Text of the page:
On planning physical changes at the library, their answers could all
be summarized as: We need more space, we can't build anything more on
the current site because of environmental problems, it would be nice
to buy the property next door if it becomes available, but we don't
expect to take major steps immediately because of Wayland's current
BOARD OF HEALTH (two 3-year terms, one 1-year term)
The landfill, source of chronic problems and expensive litigation,
was the main focus of the Candidates Night discussion.
Incumbent PHIL PATTISON is a former public works commissioner
elsewhere who has 35 years of varied experience in matters relating
to the Board of Health.
ANNA LUDWIG is a lawyer with litigation experience.
ARNOLD SOSLOW (appointed to the BOH to fill a term) is a physician
with experience in emergency medicine, occupational medicine and
toxicology. He brought that background to bear on a question about
BILL CURRIER (seeking a 1-year term) has an MBA and decades of
business experience as well as service to Wayland.
MARIE DURANT (seeking a 1-year term), also an MBA, has finance
experience and promises to seek new ideas.
Nobody disagreed when Currier summarized the landfill situation: When
it becomes inoperable in four or five years the choices are to 1)
expand the landfill, which is extremely unlikely because of state
regulation, 2) use the space as a transfer station for rubbish to be
disposed of elsewhere, 3) adopt a system of contractor pickups from
households. (Sudbury's transfer station recently raised its rates but
still charges less than the per-household cost of the Wayland
So contentious has the landfill situation become that a petitioner's
article on the agenda for the April 28 Town Meeting calls for the
Board of Road Commissioners to take control of it from the Board of
Three other unopposed candidates spoke at Candidates Night:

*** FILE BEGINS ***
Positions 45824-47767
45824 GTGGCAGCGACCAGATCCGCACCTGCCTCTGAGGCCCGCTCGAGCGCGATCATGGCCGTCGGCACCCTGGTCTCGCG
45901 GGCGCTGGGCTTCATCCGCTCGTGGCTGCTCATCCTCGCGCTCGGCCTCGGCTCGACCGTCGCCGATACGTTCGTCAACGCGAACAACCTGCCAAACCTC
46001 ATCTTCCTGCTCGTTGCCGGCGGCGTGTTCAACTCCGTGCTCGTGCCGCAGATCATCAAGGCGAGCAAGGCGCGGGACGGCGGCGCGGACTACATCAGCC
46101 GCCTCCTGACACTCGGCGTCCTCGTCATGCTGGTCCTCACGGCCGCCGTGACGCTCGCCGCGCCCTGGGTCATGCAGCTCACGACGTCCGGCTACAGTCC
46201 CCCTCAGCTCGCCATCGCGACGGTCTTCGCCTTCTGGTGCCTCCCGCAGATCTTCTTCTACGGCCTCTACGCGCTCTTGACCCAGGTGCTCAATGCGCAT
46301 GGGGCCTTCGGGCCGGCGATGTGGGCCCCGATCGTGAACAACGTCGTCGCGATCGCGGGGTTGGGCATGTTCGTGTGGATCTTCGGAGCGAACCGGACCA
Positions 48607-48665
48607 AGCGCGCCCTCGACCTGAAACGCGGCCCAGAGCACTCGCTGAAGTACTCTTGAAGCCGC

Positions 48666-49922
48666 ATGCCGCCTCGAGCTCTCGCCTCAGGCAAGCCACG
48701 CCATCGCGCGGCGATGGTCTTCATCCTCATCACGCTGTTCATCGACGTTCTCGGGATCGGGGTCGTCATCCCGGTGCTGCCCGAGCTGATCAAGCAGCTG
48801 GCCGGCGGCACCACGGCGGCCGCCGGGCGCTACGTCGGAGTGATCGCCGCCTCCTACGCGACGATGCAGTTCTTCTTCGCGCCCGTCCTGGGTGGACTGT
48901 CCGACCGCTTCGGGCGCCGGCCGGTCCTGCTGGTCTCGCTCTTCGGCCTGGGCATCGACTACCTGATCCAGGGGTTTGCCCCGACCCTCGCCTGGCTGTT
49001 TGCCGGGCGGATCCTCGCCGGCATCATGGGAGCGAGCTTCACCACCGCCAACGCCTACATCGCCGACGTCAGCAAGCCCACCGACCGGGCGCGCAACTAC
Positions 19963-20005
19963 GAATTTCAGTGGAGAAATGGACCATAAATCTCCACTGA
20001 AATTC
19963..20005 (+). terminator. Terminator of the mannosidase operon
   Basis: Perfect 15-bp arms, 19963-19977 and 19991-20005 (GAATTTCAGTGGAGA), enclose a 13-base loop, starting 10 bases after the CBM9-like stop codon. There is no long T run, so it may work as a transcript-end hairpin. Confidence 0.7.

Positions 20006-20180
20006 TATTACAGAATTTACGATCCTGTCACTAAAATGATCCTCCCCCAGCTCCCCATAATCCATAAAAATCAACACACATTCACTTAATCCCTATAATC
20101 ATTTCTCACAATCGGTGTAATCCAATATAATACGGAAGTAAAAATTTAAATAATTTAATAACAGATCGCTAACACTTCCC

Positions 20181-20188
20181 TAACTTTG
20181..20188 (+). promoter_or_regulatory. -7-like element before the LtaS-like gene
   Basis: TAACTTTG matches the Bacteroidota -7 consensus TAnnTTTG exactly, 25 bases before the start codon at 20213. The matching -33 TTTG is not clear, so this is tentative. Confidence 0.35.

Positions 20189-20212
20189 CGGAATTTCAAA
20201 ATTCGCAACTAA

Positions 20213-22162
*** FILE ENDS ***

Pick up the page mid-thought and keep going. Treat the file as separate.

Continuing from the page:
ED LEWIS, seeking reelection as a water commissioner, explained why
commissioners wrote a petitioner's article for the Town Meeting
agenda to create an enterprise fund under state law so that water
revenues would be used for services to water customers. Most town
water departments have enterprise funds, he said, and until this year
Wayland treated the department as one. The Wayland Finance Committee
plans to use $500,000 in reserve Water Department funds to lessen the
town deficit, and opposes the TM article.
MARCIA MALMFELDT, running for Board of Assessors, has also written a
petitioner's article for Town Meeting. This would allocate $250,000
to obtain the correct data on Wayland properties to be used with the
software funded by TM last year. The Finance Committee opposes the
article on the grounds that it wouldn't increase tax revenues but
only redistribute them. Ms. Malmfeldt argues that equitable
assessments are not only the right thing to do but mandated by state
MARK SANTANGELO, seeking a third term as road commissioner, used his
brief time to explain Wayland's timetable for road repair.
Incumbents Peter Gossels (Moderator), Anna Meliones (Park & Rec
Commissioner), John Wilson (Trust Fund Commissioner), and Susan
Weinstein (Housing Authority) are seeking re-election and are
unopposed. There is no candidate for one 1-year term for Park & Rec
In a future report WVN will cover some of the Town Meeting articles.
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Wayland Voters Network
Margo Melnicove and Michael Short, Editors